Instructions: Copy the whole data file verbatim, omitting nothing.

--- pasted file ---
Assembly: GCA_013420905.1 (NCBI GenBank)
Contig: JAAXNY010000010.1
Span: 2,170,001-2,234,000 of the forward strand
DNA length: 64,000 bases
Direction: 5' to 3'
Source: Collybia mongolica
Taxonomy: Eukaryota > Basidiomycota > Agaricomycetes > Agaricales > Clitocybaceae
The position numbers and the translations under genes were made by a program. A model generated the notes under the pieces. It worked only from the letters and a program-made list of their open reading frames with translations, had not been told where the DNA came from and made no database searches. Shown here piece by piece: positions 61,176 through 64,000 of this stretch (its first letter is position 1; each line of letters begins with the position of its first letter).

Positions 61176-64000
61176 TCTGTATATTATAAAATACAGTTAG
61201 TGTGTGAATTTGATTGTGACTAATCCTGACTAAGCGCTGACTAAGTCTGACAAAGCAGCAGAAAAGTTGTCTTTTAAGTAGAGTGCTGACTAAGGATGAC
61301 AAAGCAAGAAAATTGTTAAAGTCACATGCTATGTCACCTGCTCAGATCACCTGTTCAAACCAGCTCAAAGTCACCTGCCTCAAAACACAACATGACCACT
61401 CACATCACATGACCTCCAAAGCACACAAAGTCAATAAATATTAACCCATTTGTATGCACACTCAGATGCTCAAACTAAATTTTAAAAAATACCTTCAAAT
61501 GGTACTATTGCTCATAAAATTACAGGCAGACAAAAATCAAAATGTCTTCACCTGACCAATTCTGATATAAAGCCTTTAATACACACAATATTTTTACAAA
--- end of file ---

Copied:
Assembly: GCA_013420905.1 (NCBI GenBank)
Contig: JAAXNY010000010.1
Span: 2,170,001-2,234,000 of the forward strand
DNA length: 64,000 bases
Direction: 5' to 3'
Source: Collybia mongolica
Taxonomy: Eukaryota > Basidiomycota > Agaricomycetes > Agaricales > Clitocybaceae
The position numbers and the translations under genes were made by a program. A model generated the notes under the pieces. It worked only from the letters and a program-made list of their open reading frames with translations, had not been told where the DNA came from and made no database searches. Shown here piece by piece: positions 61,176 through 64,000 of this stretch (its first letter is position 1; each line of letters begins with the position of its first letter).

Positions 61176-64000
61176 TCTGTATATTATAAAATACAGTTAG
61201 TGTGTGAATTTGATTGTGACTAATCCTGACTAAGCGCTGACTAAGTCTGACAAAGCAGCAGAAAAGTTGTCTTTTAAGTAGAGTGCTGACTAAGGATGAC
61301 AAAGCAAGAAAATTGTTAAAGTCACATGCTATGTCACCTGCTCAGATCACCTGTTCAAACCAGCTCAAAGTCACCTGCCTCAAAACACAACATGACCACT
61401 CACATCACATGACCTCCAAAGCACACAAAGTCAATAAATATTAACCCATTTGTATGCACACTCAGATGCTCAAACTAAATTTTAAAAAATACCTTCAAAT
61501 GGTACTATTGCTCATAAAATTACAGGCAGACAAAAATCAAAATGTCTTCACCTGACCAATTCTGATATAAAGCCTTTAATACACACAATATTTTTACAAA